So, in the scenario played out by Winslet, children slowly lose contact with their father and fathers slowly lose contact with their children.  Not many people find that an advisable way to raise kids, as this Telegraph article makes clear (Telegraph, 6/6/13).

Falling in love and marrying and having a baby and breaking up and then doing it again (and possibly again?) stretches credulity, undermines your credibility, and the fallout for the little human beings you’ve brought into the world is too awful to contemplate.

Ask anyone whose parent is a serial divorcee whether they understood their mother’s (or father’s) ceaseless quest for their One True Love and you’ll be met with language saltier than a pickling barrel.

That’s all perfectly sensible and perfectly supported by social science that demonstrates the psychological and emotional damage to children of the type of behavior Winslet’s engaging in.  So, given that it’s so sensible and science-based, that must mean extremist feminists are having none of it and sure enough they’re not.

Slate’s XX blog here features Katie Roiphe’s desperate attempt to do the sow’s ear/silk purse thing (Slate, 6/6/13).  She doesn’t get close.  As seems to invariably be the case, the feminist defense of bad maternal behavior is that (a) the issue is all about her (the mother) and has little or nothing to do with anyone else, (b) any criticism of the mother is just sexist and (c) the critics are just trying to keep Mom barefoot and chained to the stove.  The fact is, if these people had even a tidbit of self-respect, we’d never see another one of their articles.  They’d be where they ought to be – hiding themselves in shame.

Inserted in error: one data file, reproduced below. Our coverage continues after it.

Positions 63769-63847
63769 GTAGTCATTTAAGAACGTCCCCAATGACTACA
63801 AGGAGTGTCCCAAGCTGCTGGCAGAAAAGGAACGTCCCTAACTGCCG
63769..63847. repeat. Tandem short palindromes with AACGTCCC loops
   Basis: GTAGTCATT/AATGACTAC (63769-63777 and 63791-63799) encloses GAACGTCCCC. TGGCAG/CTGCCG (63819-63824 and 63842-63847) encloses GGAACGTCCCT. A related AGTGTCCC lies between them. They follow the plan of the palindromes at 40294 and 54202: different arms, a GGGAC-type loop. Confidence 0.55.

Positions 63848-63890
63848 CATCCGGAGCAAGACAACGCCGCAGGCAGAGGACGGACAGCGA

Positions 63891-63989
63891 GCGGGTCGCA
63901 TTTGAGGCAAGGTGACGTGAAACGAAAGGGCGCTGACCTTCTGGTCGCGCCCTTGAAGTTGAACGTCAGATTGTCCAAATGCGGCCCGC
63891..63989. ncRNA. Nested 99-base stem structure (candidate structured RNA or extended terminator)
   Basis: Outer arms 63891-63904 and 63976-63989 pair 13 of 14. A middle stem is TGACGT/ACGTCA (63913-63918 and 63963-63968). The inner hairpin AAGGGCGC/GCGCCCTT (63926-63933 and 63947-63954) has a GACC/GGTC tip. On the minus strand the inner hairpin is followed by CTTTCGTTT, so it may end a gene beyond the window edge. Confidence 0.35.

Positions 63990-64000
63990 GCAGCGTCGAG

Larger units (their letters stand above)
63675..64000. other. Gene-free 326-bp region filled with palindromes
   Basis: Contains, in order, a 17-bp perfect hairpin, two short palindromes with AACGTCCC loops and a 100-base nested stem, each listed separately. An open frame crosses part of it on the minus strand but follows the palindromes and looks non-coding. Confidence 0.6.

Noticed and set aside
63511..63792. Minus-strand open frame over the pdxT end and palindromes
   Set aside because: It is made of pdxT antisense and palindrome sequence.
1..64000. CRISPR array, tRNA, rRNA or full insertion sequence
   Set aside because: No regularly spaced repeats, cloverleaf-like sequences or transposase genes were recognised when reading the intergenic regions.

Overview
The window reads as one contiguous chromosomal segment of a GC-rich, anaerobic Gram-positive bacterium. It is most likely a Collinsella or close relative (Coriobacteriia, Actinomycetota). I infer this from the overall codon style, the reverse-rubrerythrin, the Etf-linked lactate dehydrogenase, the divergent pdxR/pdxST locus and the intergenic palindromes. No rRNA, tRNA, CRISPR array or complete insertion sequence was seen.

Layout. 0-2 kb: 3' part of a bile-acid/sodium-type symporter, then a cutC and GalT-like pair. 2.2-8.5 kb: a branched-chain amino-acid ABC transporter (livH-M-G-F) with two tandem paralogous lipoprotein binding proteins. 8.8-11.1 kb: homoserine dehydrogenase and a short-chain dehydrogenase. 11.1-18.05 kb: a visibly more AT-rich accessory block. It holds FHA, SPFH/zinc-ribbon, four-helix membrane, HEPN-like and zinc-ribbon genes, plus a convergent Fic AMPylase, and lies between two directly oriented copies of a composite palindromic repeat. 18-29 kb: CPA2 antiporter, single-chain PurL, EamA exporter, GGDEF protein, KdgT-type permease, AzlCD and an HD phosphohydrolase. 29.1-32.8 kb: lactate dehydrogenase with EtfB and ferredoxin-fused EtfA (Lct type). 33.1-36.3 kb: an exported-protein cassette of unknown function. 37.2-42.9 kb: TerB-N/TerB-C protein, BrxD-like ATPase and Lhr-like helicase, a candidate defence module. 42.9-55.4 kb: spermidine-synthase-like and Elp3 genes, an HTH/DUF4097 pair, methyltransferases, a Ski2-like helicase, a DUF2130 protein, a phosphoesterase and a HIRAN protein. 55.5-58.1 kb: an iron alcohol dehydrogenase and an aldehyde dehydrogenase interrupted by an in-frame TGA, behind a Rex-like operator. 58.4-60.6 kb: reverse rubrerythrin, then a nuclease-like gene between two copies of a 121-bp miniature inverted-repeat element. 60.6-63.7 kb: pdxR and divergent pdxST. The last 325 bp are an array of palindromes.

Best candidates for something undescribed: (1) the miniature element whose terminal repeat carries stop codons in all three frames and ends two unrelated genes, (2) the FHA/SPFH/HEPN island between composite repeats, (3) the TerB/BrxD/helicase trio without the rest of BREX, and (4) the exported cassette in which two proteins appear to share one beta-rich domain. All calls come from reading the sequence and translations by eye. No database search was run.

Consider (a) above.  Roiphe’s defense of Winslet’s terrible choices barely manages to notice the kids at all.  No, for Roiphe, it’s all about Winslet’s freedom to make choices – apparently any choices she wants – and anyone who says “boo” about them is in some way out of line.

[H]ow can anyone know that Winslet has made “disastrous choices”?  As Cristina Nehring points out in her brilliant book, The Vindication of Love, just because a relationship plays itself out and does not last forever does not mean it is a “failure.” Some of the great or passionate experiences of life are ephemeral, and our obsession with marriages that last 50 years, whether or not they are happy, as the only form of romantic “success” is perverse.